Since there will be an opportunity to do this on the way back, we literally leave it on the left and continue on, then turn left into the village at the end of the village on the R 408.
The first picturesque locomotive we discovered by chance, although we had passed it dozens of times before from our travels from Germany and back. It was a chance find, thanks solely to my son as an attentive co-driver.
Therefore, when you ask the inhabitants of Drvar for directions, it can happen that even the locals don’t know what you are looking for, because they don’t pay any attention to it. And as soon as they hear the keyword „old locomotive“, they probably point to the top of the pass, to Tito’s train.
Thus, it is best to ask for the R 408, the road that leads to Glamoč via Crni Vrh and Rore, because our first discovery is located shortly before the exit from Drvar that leads into this „country road“ (which is not asphalted in large parts). Once you have found the access road to it at the eastern exit of Drvar, you only have to look out for the next bridge, which again leads to the other side of the Unac River.
When you have found this, you should park the car and look back at the river in the direction from which you came. Then, not a hundred meters downstream, you will notice another old bridge. A little to the right of it, on the other side of the river, you will probably first see a lot of greenery – at least in summer.
If you look closely, however, you will see the rusty wreck of an old steam locomotive as a reddish-brown contrast.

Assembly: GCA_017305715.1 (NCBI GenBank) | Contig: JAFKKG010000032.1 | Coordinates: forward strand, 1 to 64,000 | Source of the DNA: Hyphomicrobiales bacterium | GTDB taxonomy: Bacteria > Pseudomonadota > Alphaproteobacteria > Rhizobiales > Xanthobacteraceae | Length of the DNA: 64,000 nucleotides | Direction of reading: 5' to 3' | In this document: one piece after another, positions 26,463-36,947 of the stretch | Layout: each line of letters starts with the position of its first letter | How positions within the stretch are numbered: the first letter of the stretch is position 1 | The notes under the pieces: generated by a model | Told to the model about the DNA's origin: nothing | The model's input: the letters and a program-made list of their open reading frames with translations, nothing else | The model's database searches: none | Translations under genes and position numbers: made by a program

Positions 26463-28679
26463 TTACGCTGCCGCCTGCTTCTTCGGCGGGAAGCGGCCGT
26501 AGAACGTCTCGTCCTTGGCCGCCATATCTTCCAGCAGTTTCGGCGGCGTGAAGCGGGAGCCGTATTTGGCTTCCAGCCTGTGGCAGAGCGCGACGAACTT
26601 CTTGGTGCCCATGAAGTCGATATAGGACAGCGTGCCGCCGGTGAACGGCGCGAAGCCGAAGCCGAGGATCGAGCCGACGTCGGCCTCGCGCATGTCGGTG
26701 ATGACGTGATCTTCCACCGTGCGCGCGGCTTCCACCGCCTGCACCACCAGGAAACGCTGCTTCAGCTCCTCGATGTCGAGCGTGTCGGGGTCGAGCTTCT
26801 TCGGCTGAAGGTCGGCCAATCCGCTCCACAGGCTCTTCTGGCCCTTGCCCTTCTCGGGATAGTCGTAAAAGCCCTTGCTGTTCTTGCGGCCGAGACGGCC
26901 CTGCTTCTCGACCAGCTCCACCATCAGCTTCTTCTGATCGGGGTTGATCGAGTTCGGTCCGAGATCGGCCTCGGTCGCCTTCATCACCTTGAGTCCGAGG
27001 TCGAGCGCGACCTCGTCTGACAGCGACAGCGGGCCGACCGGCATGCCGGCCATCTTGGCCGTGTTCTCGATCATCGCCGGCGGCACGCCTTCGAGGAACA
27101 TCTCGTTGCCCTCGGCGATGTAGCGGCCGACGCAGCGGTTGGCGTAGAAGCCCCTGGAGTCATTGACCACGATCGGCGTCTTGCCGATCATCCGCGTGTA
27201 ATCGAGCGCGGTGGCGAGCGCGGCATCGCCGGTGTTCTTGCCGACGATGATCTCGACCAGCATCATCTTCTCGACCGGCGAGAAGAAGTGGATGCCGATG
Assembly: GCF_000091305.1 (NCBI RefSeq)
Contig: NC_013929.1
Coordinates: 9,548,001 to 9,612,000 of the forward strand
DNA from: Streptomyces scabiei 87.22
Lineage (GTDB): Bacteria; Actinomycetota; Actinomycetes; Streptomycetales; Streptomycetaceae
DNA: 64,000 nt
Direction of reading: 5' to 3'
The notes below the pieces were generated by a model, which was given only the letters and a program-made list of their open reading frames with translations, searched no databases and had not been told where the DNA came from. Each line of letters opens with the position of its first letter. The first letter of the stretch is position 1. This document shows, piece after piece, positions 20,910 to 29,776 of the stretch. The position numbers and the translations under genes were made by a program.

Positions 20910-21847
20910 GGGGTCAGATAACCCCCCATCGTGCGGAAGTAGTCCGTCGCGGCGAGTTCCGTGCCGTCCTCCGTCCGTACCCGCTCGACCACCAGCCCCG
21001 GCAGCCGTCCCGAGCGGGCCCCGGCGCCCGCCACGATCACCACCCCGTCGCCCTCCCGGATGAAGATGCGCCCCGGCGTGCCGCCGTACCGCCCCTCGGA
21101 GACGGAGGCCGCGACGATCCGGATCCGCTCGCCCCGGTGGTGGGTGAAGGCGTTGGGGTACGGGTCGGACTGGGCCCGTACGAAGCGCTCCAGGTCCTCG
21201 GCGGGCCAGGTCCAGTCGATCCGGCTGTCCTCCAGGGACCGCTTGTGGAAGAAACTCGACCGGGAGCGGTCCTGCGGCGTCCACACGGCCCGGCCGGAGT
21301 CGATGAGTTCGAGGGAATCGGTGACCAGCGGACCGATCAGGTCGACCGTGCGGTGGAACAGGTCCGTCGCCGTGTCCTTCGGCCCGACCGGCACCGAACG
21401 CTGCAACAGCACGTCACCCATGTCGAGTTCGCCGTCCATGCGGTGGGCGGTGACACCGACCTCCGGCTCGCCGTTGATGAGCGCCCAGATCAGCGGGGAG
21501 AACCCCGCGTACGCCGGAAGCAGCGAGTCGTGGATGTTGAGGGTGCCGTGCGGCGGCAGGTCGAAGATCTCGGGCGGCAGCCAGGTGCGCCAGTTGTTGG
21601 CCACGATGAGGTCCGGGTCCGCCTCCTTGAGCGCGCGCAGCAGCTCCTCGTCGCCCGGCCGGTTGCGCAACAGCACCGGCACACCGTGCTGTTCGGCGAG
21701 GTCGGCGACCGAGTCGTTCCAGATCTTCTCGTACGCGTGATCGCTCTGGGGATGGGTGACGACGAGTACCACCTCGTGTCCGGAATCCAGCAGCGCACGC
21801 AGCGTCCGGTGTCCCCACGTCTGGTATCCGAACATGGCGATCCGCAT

A worthwhile object. But how to get there?
You have two ways to choose from:
- On foot over the road bridge and then left or,
- or, also on foot, first straight ahead and then over the remains of the former railway bridge.
The latter is more romantic. Since the railway bridge is still stable and, despite the holes in the ground, which you should be careful of, it offers enough space for your feet.
Therefore, we walked carefully along this path, which also opens up beautiful front views of the locomotive:
Once arrived, the guesswork begins:
- Which year of construction?
- Which manufacturer?
We ourselves could not solve the riddle, as we did not find any manufacturer’s plate or type number.
Perhaps you will find what some hint ? But be careful: you should not enter the driver’s cab! The floor has rusted to a paper-thin and holey mess.
So the locomotive remains a mystery. But this in no way diminishes its status as a picturesque photo motif.
The combination of decaying technology and nature reclaiming its rights is particularly appealing. A mixture that we should encounter more often on our Bosnian trainspotting tour.
Austrian freight wagon at Titos‘ Grotto
Then we return to the blue bridge, where a sign points to Titos‘ Grotto.
We stop here because we should not miss this important monument from the time of the partisan struggle (which we will present in more detail on another occasion).
There is also an exhibit here for railway fans: the remains of freight wagons from Austrian production, which probably burnt out during the Second World War.
In addition, there are photos from the Second World War in the small museum below the grotto, which also document railway history.
One shows a locomotive used by the partisans. What is special about it is that it was put together from the remains of various locomotives that the partisans had destroyed themselves before, when they were still being used by the Germans.